I was a bit taken aback when I saw Corporate Counsel’s recent article Legal Departments See Cost-Controlling Value in Technology. As someone who managed legal departments for decades – my title when I joined Sears in 2002 was director of legal operations – I was shocked. The article reads exactly like so many articles from 1998 or earlier when DuPont first started touting its outside counsel management (though it’s now called “spend management”). I keep reading about the “rise of legal operations,” but I wonder how much we’ve learned over the last two decades. It’s fascinating to see these same topics again and again. Managing budgets, vendors and spend – that’s Legal Department Management 1.0.

So here are some Legal Department Management 2.0 concepts I hope to see the industry talking about over the next few months and years.

Know your numbers

Knowing your numbers means much more than just your budget and spend. (Those are a given.) The key is understanding what’s driving your cost and what value you are providing to the business. Make the numbers tell a story to ensure you are the best steward of your company’s resources. Also, there continues to be much talk about the billable hour, but if you know your numbers – and therefore what projects should cost – you can make budget decisions and optimize your spend, whether or not you are working under an AFA.

Know what’s coming

Legal should be a “no surprises” business – and not just in terms of the bills. You may not know whether you will get sued tomorrow, but you should have some idea what it would cost if you do. When a matter arises and is in process, communicate with the client. Make sure the people there know what they’ve spent, and make sure they know how much they will have to spend. Forecast for the rest of year and update regularly. Business clients want to know what it will cost, how it will affect their operations and how many people will be distracted for how long. It is unusual for them to want to know all of the legal intricacies. Focus on what matters to their business. Knowing your numbers comes first, and then you need to know how to communicate them to help the business understand the future. Lots of spreadsheets with tiny fonts are rarely the best means.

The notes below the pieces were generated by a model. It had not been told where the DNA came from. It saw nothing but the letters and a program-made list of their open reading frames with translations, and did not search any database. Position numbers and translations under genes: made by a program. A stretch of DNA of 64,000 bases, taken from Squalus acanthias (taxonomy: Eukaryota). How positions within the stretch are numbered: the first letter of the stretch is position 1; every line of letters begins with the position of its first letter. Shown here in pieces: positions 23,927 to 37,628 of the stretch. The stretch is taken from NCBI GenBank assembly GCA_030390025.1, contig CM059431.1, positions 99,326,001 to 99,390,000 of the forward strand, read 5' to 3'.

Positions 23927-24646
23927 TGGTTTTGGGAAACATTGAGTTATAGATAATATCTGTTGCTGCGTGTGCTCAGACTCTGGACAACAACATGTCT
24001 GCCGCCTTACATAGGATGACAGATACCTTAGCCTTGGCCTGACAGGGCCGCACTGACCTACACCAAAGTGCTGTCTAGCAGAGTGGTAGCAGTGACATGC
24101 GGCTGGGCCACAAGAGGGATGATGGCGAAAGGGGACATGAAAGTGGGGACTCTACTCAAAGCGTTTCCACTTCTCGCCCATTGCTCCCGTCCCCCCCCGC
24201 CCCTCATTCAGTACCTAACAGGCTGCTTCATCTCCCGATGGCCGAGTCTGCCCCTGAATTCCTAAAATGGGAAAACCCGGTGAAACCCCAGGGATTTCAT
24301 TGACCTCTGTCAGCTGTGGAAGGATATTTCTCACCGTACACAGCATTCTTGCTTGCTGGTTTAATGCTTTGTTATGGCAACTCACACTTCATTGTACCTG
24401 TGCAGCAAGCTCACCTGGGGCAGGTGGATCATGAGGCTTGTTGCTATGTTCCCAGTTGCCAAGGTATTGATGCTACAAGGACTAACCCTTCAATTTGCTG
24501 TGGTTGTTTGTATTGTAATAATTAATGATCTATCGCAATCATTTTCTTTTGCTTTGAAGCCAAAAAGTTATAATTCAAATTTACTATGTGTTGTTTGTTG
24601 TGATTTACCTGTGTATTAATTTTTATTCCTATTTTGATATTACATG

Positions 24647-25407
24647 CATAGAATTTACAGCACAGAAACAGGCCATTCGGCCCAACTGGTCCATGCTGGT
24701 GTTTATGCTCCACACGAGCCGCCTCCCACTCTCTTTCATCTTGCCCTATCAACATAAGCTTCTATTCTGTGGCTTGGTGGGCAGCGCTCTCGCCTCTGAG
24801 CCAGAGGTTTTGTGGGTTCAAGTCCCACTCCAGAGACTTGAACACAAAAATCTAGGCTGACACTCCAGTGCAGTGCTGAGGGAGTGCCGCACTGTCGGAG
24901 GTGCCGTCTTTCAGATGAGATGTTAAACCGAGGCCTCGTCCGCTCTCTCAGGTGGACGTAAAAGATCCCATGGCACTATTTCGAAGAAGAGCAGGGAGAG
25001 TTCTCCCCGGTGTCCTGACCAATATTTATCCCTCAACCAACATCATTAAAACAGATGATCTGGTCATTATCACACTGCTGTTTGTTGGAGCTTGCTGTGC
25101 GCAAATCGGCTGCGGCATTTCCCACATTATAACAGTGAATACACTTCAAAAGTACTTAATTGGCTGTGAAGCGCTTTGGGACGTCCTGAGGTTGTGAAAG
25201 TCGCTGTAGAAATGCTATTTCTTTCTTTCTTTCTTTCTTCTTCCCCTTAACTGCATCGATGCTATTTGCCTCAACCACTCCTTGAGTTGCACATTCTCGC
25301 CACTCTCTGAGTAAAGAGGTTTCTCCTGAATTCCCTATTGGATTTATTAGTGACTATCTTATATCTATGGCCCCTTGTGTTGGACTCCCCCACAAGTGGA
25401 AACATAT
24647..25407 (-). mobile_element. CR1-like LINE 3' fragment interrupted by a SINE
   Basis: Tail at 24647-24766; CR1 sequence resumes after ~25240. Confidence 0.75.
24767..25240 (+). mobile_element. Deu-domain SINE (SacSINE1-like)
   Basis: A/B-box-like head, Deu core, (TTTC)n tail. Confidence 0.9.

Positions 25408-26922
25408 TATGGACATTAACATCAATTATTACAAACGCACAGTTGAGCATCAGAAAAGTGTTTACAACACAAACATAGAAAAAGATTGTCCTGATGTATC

Leverage your assets

Our clients are now frequently using project-based resources, and these can be critical in getting the best result at the best cost. Law firms can set the direction and advise on programs, but it often makes more sense for alternative resources to do the lion’s share of the work. For example, we recently had a client update its code of conduct. The drafting of the code itself was done at the highest levels in house and included numerous internal stakeholders. Big law firms were consulted for risk-specific updates and content. But the client then leveraged our resources to roll out the new code of conduct program, including communication and training. It got the highest value by limiting its valuable internal time and the expensive law firm work to what was absolutely needed and relying on more appropriate – and lower cost – project-based resources to do the rest. It’s not just about managing vendors; it’s about choosing the right type of vendor to provide the right value.

If you’re looking for help re-inventing your law department around some of these issues, my colleagues at Morae Global and I are happy to help. And look for more fairy dust from the Godmother of Legal Ops to make sure your legal department does not turn into a pumpkin at midnight.